Margo Berendsen said...

Oh yes I agree, don't throw away your old manuscripts. When I re-read old stuff, there is certainly a lot of groaning going on, but there is also moments of "a ha!" or "I need to find a new home for this description"

Susan J. Reinhardt said...

Hi Margo -

Thanks for stopping by and commenting.

I'm glad you've found uses for saved bits and pieces. All of you are inspiring me to revisit the older versions of my manuscript.

Blessings,
Susan :)

Susan J. Reinhardt said...

Hi Patti -

Perhaps we need to look at the things we've saved with a critical eye. I probably could chuck the first 10 pages of my old manuscript and never look back. The action began on Page 11. LOL!

Blessings,
Susan :)

Susan J. Reinhardt said...

Hi Lynn -

Funny, I was thinking about my old journals. I need to go through them. Unfortunately, it's like putting a gazillion pictures into albums - time consuming.

Blessings,
Susan :)

Susan J. Reinhardt said...

Hi Emily -

I'm familiar with Jim Watkins' book, but I rarely review non-fiction titles. Also, my book review/author interview day is Wednesday.

Thanks for the info.

Blessings,
Susan :)

Susan J. Reinhardt said...

Hi Cindy -

Thanks for sharing how you've used your "save for future reference" writing. I think we're all getting some excellent ideas. :)

Blessings,
Susan

Marja said...

My writings are stored in my computer... sometimes patiently waiting for me to pick it back up again...

Susan J. Reinhardt said...

Hi Marja -

At least you don't have tons of paper. My writing is stored both on my computer and hard copy. I still have hard copies of early versions of Book 1.

Blessings,
Susan :)

Jeanette Levellie said...

I save old cuts in a file, but rarely use them.

Sometimes I re-write a banana peel piece and turn it into an apricot.

I'm glad you're having fun with your garden, Susan!

Nancy said...

I do several rewrites, so when I moved, I got rid of all but the last rewrite for each book. One thing I did keep was the first handwritten text (with a map) of my first novel. I thought it might be protection in case someome thought I borrowed their ideas. My finished manuscript is pretry old by now, but it is still my favorite.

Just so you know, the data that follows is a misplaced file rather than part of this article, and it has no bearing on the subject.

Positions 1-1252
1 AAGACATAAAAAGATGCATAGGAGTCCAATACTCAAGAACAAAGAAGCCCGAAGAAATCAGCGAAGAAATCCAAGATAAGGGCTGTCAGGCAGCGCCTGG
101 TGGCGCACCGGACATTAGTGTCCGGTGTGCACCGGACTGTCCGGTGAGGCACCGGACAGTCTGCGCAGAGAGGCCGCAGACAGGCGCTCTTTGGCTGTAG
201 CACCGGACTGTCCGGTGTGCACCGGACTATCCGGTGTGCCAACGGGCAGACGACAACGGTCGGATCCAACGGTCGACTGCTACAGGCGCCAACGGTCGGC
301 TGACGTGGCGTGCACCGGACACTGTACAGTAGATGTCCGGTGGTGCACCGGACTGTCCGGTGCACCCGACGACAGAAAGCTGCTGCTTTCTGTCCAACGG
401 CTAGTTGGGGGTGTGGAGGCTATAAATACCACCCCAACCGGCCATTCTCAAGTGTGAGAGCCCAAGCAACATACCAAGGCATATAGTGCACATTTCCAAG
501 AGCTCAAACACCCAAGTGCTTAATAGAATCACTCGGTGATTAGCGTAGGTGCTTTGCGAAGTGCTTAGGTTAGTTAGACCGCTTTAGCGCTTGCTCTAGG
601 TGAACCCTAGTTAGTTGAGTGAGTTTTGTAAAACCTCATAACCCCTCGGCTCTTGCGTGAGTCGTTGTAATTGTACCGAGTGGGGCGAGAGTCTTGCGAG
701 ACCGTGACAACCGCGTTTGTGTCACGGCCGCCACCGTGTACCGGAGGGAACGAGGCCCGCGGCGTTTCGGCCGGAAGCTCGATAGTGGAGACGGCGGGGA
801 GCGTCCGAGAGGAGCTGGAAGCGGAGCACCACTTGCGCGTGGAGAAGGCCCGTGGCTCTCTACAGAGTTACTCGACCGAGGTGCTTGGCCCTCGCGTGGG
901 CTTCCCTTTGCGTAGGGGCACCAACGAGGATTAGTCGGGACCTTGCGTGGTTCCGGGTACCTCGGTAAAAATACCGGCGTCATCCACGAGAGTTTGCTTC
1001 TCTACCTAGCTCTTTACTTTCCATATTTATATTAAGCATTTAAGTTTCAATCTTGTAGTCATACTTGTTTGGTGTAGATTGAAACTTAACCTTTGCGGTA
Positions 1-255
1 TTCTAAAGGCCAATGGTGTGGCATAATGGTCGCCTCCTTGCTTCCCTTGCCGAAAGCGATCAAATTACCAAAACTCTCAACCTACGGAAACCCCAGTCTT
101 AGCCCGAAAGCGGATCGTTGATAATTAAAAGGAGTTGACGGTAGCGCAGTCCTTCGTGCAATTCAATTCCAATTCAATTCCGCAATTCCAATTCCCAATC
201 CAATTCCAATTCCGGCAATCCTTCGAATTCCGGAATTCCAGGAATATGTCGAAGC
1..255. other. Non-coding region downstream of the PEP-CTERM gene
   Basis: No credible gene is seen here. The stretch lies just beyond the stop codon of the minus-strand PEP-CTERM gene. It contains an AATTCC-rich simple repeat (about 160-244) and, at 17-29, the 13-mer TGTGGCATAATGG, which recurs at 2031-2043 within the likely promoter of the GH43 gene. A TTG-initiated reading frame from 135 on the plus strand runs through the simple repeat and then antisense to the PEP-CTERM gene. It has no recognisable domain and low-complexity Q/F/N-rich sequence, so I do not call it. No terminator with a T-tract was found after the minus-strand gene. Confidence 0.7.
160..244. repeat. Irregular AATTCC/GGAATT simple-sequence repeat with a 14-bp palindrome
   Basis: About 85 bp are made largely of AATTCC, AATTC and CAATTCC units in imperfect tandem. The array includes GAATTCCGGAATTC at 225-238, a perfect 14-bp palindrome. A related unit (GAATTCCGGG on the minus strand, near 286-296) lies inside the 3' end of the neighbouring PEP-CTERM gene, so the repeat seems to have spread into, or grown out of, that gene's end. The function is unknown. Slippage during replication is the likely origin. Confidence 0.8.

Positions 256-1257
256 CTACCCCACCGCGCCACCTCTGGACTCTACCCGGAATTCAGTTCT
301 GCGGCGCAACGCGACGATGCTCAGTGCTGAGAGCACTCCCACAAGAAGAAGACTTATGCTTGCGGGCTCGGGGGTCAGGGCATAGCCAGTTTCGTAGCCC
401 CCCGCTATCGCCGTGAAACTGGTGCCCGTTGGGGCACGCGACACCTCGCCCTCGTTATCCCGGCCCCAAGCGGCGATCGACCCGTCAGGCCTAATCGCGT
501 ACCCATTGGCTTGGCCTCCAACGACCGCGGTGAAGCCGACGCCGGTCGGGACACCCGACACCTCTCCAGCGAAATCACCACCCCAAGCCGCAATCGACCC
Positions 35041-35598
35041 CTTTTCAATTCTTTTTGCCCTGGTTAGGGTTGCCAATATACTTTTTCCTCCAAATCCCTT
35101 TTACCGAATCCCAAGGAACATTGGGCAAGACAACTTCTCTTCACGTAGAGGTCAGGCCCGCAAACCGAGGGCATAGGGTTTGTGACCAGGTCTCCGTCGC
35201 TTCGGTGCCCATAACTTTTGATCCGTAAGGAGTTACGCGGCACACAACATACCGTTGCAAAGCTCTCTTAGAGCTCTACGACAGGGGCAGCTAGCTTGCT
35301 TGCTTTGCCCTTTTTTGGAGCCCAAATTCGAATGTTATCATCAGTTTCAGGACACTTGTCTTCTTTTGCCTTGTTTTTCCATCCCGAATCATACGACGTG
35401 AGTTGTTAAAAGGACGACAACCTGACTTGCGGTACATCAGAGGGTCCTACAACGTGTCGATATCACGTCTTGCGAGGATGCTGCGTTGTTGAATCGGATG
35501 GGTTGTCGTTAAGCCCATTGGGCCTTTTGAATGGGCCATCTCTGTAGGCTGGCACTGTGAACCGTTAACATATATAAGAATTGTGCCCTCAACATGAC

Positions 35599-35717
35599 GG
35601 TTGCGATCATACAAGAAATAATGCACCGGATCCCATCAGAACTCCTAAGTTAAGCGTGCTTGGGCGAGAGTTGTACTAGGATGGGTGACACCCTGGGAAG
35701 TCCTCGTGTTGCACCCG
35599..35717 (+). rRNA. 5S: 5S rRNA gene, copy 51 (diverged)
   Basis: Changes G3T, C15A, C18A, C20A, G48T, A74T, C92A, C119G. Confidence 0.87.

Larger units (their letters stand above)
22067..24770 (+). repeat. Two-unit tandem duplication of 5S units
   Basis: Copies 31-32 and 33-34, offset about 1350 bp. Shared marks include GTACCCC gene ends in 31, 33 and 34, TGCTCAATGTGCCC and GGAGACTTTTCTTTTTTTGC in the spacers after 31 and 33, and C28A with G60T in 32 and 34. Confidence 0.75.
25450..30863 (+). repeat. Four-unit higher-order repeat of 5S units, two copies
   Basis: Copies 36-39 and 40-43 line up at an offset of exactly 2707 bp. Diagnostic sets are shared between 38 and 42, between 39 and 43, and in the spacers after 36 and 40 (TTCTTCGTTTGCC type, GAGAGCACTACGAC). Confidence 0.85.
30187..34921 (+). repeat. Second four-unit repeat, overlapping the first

Susan J. Reinhardt said...

Hi Jen -

Your comment inspired another post. Thank you!

LOL! My garden yields more than veggies. Blog posts are cropping out of the ground too.

Blessings,
Susan :)

Susan J. Reinhardt said...

Hi Nancy -

It's hard to know what you should keep and what you should throw out.

One commenter saves her old stuff to a flash drive. It's a way to save things without drowning in paper.

Blessings,
Susan :)

quietspirit said...

Susan:
I recently shredded a part of the contents of a three ring binder. My husband probably thinks I am a 'hoarder' because I have pleaded with him not to have me toss old stuff.
Every once in a while, I go through my old journals, notebooks, and binders as I look for topics on which to blog.

Susan J. Reinhardt said...

Hi Quiet Spirit -

I save and save things, and then go on a cleaning spree. At Rita's urging, I'm thinking before chucking anything out.

Great! I'm so glad you find gems among your notebooks and other documents.

Blessings,
Susan :)

Kathi Oram Peterson said...

I often wondered what to do with my old manuscripts. But I'm finding that I'm reworking some of them and selling. You just never know. And your friend is right, old manuscripts do show us how much we have grown. :)

Susan J. Reinhardt said...

Hi Kathi -

I wondered how many people actually re-purposed old manuscripts/articles.

The other day, I pulled out an article I'd written for a particular publication. Unfortunately, even though it was accepted, they went out of production.

I'm trying to figure out a way to use this article. We'll see.

Blessings,
Susan :)

kristen said...

For every project I have, I also open up another page called "Cuts." That way I never lose anything I've cut. I don't often go back to it, but I know I always have it in case I want to use it later:)

Susan J. Reinhardt said...

Hi Kristen -

I have a cut document with each of my books, but I don't always copy stuff into it. Only the major deletes get copied and pasted into the Cut file.

Blessings,
Susan :)

Faith Imagined said...

I've blogged for over four years, and much of what I've written between '06 - '08 I've deleted from my blog.

At first I saw those years as a waste of time, but I realized that I was finding my voice in God.

Everything we write serves a purpose. Thanks for this post and reminder!

Susan J. Reinhardt said...

Hi Alisa -

Wow! You're a veteran blogger. Do you regret deleting so much of your blog content?

I've been backing up my blog to my hard drive, and then backing everything onto a thumbnail drive. Maybe I can use some of my posts in the future.

Blessings,
Susan :)